To Train or Not to Train

OCT. 10, 2013

NAMI’s annual Training of Trainers trains over 100 NAMI teachers and facilitators from NAMI signature programs across the country to become state trainers. These new state trainers are then qualified to return to train new teachers and facilitators in their state, thus growing NAMI signature programs tremendously. A select few are trained to become national trainers for this annual event.

Martha Silva is the Director of the NAMI New Jersey en Español Program and continues to act as a teacher for De Familia a Familia de NAMI (NAMI Family-to-Family in Spanish) and Bases y Fundamentos de NAMI (NAMI Basics in Spanish). Martha has been a national trainer for De Familia a Familia since 2005 and will be training again in the NAMI education department National Training of Trainers this March.

Martha first got her start with NAMI in 1998 as a volunteer teaching NAMI Family-to-Family at the NAMI Hudson Affiliate in New Jersey. Martha and her colleagues at NAMI Hudson saw the need for Spanish-language programs and began a Latino outreach program in 2000. This program became NAMI New Jersey en Español, which expanded their outreach efforts statewide. Shortly thereafter, Martha participated in TT and became a state, and later, national trainer for De Familia a Familia de NAMI. Here she describes her experience as a trainer:

“To train or not to train, that’s the question that, I’m sure, goes through the mind of many family members who would like to teach, or many teachers who would like to become state trainers.  Most of them understand the immediate need for trained leaders, but are concerned with the elemental question, ‘Can I do it?’

I feel that if anybody can talk about being worried and afraid, I certainly can. Many years ago, Norma Bangs, a De Familia a Familia teacher from NAMI Texas, and I were trained to become national trainers by Dr. Joyce Burland, at the NAMI office in Arlington, Va. As a matter of fact, only the two of us were trained that year to become national trainers for De Familia a Familia, so you can imagine how intimidated I felt.  Despite my hesitation, understanding how much I could help so many families that I knew were in need of information, just like I was, gave me the courage to participate in the training. To this day, I continue to train new leaders and I still feel the same need to prepare, just as much as I did for my first training.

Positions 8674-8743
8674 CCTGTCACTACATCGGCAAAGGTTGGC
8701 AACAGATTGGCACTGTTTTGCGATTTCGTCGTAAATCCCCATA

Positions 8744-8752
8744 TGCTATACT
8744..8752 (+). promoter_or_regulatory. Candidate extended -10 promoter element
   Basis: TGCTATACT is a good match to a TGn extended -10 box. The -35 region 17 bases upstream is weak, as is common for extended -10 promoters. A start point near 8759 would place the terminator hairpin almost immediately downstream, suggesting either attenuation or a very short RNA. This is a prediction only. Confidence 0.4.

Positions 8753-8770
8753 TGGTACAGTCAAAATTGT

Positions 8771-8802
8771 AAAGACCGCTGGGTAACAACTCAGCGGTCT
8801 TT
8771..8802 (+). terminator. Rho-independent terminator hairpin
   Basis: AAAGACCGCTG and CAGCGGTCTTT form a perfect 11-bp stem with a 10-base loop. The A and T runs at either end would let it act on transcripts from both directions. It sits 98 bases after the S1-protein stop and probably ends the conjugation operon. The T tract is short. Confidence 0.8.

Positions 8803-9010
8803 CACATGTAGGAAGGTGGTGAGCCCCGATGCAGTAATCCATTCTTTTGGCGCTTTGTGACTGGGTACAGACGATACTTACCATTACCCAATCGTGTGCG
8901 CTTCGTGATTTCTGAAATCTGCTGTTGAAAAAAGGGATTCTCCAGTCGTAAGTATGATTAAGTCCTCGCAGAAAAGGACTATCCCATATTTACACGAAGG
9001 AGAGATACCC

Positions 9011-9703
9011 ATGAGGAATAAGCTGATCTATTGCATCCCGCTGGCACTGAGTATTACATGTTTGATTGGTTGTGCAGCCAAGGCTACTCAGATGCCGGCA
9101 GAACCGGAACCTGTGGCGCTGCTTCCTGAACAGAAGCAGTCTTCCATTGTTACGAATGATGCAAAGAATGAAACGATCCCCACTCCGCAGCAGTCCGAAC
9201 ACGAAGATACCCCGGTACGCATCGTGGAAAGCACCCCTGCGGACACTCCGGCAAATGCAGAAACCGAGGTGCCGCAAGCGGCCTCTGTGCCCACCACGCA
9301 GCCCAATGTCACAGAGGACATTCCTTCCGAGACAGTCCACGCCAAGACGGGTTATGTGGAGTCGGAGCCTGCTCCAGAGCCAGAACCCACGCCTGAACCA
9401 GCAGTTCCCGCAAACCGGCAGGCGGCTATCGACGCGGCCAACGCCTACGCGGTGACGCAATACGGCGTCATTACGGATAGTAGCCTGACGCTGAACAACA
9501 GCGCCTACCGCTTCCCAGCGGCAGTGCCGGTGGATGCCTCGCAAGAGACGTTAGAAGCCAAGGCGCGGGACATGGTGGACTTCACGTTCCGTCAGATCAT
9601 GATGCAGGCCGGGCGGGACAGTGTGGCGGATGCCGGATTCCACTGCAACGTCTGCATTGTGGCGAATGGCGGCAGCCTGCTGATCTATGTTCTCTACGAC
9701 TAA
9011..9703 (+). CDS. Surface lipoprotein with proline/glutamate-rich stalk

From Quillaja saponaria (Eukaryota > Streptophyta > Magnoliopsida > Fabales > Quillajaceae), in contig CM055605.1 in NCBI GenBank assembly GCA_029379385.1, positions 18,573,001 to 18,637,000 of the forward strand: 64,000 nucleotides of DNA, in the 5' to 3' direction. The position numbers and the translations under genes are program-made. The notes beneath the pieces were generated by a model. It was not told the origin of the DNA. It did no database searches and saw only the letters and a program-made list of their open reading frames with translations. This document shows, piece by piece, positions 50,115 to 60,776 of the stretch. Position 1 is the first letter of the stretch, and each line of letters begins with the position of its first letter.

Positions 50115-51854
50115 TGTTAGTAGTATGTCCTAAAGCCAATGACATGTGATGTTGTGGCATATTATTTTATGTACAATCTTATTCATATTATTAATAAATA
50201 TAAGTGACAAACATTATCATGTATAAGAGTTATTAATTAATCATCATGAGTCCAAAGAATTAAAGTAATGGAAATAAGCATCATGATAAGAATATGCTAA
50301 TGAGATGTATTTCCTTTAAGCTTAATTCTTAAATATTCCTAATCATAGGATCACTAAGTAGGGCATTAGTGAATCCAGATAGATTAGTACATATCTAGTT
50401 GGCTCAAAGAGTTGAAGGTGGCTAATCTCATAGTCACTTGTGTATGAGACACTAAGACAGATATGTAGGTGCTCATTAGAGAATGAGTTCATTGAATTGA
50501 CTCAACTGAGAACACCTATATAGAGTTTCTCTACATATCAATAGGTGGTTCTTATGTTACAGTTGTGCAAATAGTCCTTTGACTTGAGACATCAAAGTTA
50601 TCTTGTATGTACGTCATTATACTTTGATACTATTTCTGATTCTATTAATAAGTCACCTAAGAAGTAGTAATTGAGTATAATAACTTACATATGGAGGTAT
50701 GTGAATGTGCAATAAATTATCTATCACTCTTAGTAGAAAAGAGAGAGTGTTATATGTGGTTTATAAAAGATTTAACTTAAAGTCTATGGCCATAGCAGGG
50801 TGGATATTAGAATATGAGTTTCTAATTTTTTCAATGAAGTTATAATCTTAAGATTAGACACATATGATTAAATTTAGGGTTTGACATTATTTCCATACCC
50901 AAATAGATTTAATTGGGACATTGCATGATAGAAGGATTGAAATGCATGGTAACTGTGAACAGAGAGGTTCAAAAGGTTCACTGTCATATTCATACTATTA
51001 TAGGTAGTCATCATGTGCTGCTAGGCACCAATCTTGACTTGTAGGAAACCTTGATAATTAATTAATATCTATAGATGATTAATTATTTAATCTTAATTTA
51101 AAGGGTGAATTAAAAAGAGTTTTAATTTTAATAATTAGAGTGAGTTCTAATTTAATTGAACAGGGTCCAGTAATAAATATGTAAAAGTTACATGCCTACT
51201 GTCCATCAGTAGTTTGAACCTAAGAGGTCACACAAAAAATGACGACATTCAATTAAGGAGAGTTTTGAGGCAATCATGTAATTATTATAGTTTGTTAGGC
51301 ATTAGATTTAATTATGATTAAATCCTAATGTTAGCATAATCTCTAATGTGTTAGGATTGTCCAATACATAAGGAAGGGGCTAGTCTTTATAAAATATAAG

It is true that the De Familia a Familia manual can be frightening due to the scope of the material and this can raise many doubts. However, under more careful observation, those doubts turn out to be unjustified reflections of fear and dissipate quickly. The material that may not make sense during the training comes together when you get home and take the time to read the instructions and prepare for your first training. I remember thinking to myself, ‘Gosh, what am I going to do when I need to present difficult material to the class during training?’ The truth is no one is expected to be perfect or give an impeccable presentation. Training worries everyone, it’s not just you, and recognizing this will give you confidence.

In my many years of training, I’ve had several unexpected experiences. Some participants have had a hard time maintaining eye contact and others were not able to read in Spanish very well, but by the time they finished the training, their improvement was obvious, and their confidence grew. One training memory that I’ll never forget is of a group that wrote their own NAMI Family-to-Family hymn and sang it at graduation.

Training is a lot of work, but it is also fun and, more than anything, very rewarding.”

More detailed information about participating in this year’s Training of Trainers can be found at www.nami.org/ttinfo. The deadline for registering is Feb. 1, 2013.

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